People are often confused about the distinctions between direct thermal printers and label printers for thermal transfer, and which type best fits their requirements. Here is all you need to know about these two printing methods.

Firstly, each technique utilizes a thermal print head that applies heat to the marked surface.

Thermal transfer printing requires a heated ribbon to create long-lasting, durable images on a broad range of materials.

In Direct thermal printing no ribbon is used, which generates the image directly on the printed material. Direct thermal media is more sensitive to light, heat, and abrasion, reducing printed material’s life.

The best technology for printing barcodes

For barcode printing, thermal label printers are perfect because they generate precise, high-quality pictures with great edge definition. Thermal printers are designed for printing within tight tolerances and for producing the precise bar widths required by effective barcode printing and scanning. Each technology, at the same print resolutions and speeds, can produce one- and two-dimensional barcode symbologies, graphics and text.

Choose according to your application needs

Here is all described to help you know the technology differences and how to select the right print method for your application.

  1. Direct thermal printing
    ● Utilizes heat-sensitive chemically treated media that blackens when passing under the heated print head. There is no ink, toner or ribbon in direct thermal printers.
    ● Simple design makes it durable and easy to use thermal printers.
    ● Because there is no ribbon, it costs less to run direct thermal printers than printers of inkjet, laser, impact and thermal transfer.
    ● Pictures of thermal media may fade over time. If the label is overexposed to heat, light, or other catalysts, the material becomes dark and the text or barcode becomes unreadable. For these purposes, direct thermal printing is not used for lifetime identification apps.
  2. For Thermal Printing
    ● In thermal transfer printing, a thermal print head applies heat to a ribbon that melts ink to the image forming material. This technique gives unparalleled picture quality and durability as compared to other on-demand printing technologies.
    ● Thermal transfer printers can accept a wider range of media than direct thermal models, including paper, polyester, and polypropylene materials.

Design and working

Key components of direct thermal printing
● Thermal head: produces heat; prints on paper.
● Platen: a rubber roller that feeds paper.
● Spring: applies pressure to the thermal head, which causes to contact the thermo sensitive paper.

Thermo-sensitive paper is inserted between the thermal head and the platen for printing. The printer sends an electrical current to the thermal head heating elements generating heat. The heat activates the thermo sensitive paper colour layer, which changes colour when heated. Such a mechanism of printing is known as a direct or thermal system.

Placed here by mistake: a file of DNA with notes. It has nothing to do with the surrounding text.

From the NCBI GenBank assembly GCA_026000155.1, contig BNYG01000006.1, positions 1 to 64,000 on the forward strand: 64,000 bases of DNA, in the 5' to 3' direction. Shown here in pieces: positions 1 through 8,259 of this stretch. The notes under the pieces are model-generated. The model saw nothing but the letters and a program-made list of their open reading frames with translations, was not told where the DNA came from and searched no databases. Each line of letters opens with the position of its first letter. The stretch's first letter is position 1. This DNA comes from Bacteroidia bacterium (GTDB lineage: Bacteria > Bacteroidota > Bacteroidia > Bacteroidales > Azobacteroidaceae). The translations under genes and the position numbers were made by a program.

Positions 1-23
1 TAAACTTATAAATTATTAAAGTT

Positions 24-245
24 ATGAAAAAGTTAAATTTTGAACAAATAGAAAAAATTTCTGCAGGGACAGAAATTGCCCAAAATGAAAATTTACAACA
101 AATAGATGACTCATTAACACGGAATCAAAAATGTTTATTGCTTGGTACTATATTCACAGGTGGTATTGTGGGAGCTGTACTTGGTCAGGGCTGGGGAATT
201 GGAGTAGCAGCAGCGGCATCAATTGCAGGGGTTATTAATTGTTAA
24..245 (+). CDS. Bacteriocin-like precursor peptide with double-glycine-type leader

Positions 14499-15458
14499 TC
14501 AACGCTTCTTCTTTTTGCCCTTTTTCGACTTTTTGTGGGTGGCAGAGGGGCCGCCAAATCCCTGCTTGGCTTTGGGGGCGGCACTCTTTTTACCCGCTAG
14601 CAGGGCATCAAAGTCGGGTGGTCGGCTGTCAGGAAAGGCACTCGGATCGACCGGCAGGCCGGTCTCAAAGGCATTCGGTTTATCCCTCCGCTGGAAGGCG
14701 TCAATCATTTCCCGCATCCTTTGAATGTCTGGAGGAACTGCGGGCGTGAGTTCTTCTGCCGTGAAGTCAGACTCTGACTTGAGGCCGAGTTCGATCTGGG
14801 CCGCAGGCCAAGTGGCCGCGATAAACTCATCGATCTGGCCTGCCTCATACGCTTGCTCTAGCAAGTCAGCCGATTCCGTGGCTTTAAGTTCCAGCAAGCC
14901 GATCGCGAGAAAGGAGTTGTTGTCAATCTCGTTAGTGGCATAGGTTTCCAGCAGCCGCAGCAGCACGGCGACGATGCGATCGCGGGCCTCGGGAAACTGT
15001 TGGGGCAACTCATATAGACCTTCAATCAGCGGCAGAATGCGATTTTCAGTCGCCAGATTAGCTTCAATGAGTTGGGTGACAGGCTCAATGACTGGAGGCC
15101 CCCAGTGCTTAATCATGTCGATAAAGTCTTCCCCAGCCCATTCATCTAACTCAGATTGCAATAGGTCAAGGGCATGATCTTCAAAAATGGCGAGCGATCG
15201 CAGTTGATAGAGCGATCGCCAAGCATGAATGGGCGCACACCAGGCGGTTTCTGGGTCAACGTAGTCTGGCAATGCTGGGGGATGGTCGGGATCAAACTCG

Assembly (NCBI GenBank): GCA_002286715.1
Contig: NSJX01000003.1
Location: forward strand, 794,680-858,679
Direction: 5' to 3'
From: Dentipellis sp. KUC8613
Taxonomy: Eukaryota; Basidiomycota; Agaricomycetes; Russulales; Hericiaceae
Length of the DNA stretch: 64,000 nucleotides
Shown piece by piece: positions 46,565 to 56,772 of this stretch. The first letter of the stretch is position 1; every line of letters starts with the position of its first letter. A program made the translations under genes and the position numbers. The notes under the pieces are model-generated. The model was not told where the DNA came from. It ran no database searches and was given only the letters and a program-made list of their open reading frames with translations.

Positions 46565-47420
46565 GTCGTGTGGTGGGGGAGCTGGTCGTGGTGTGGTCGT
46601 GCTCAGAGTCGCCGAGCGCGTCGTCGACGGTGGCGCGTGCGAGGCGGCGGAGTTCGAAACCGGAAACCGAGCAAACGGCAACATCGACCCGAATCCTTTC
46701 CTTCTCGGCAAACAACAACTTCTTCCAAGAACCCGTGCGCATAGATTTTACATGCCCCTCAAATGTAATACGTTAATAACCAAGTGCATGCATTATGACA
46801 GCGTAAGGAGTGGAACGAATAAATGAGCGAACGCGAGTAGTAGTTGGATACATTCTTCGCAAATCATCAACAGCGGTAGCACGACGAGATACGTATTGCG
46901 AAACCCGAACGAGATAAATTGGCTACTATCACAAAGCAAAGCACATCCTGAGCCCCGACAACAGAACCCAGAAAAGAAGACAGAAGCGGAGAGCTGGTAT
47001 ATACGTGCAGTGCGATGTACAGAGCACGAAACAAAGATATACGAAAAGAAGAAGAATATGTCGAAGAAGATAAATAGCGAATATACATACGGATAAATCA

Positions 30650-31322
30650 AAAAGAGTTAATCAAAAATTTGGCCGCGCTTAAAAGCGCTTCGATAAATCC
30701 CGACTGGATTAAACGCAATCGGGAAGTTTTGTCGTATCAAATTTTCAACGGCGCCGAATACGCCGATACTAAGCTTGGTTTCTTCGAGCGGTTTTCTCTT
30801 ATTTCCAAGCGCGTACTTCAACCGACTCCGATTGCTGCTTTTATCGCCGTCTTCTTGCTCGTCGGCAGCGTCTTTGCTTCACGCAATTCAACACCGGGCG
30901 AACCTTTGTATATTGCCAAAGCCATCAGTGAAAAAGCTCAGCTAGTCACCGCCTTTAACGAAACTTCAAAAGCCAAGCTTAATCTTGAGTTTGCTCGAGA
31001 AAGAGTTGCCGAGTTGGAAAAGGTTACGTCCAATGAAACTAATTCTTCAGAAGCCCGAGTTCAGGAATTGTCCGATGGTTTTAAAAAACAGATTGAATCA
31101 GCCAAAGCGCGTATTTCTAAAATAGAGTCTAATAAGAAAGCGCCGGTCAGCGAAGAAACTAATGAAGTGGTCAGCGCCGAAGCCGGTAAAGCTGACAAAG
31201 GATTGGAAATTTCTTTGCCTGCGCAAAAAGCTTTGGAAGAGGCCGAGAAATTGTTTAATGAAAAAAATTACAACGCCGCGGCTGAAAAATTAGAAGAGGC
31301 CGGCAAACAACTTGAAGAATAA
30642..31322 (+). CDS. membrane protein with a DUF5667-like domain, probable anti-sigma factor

Key components of thermal transfer printing
● Non-movable print head
● Carbon ribbon (ink)
● Printable substrates (typically paper, synthetic, card etc.)

Thermal transfer printing is performed by melting wax in a specialized printer’s print heads. These three components actually form a sandwich in the middle with the ribbon. A thermally compliant print head, combined with the ribbon’s electrical properties and the correct rheological properties of the ribbon ink, is all essential in creating a high-quality printed image.

There are choices available for print heads in 203 dpi, 300 dpi and 600 dpi resolution. Each dot is addressed independently, and when a dot is addressed electronically it heats up to a pre-set temperature (adjustable). The heated component fuses the wax or resin-based ink instantly on the side of the ribbon film facing the substrate and this process is immediately transferred to the substratum in combination with the constant pressure applied by the print-head locking mechanism.

When a dot “turns off”, that print head component cools down instantly, and that portion of the ribbon stops melting / printing. It is completely dry as the substratum comes out of the printer and can be used immediately. Carbon ribbons are on rolls and are fitted onto a spindle or reel holder within the printer.

Conclusion:

While both printing techniques are up to the mark, everything depends on what type of business you own and what your demands for label printing are. If you own a small business that doesn’t need long-life labels then a direct thermal printer is your best choice. If your business is large and your products require labels capable of withstanding harsh conditions, a thermal transfer is your best choice. It all depends upon your business requirements!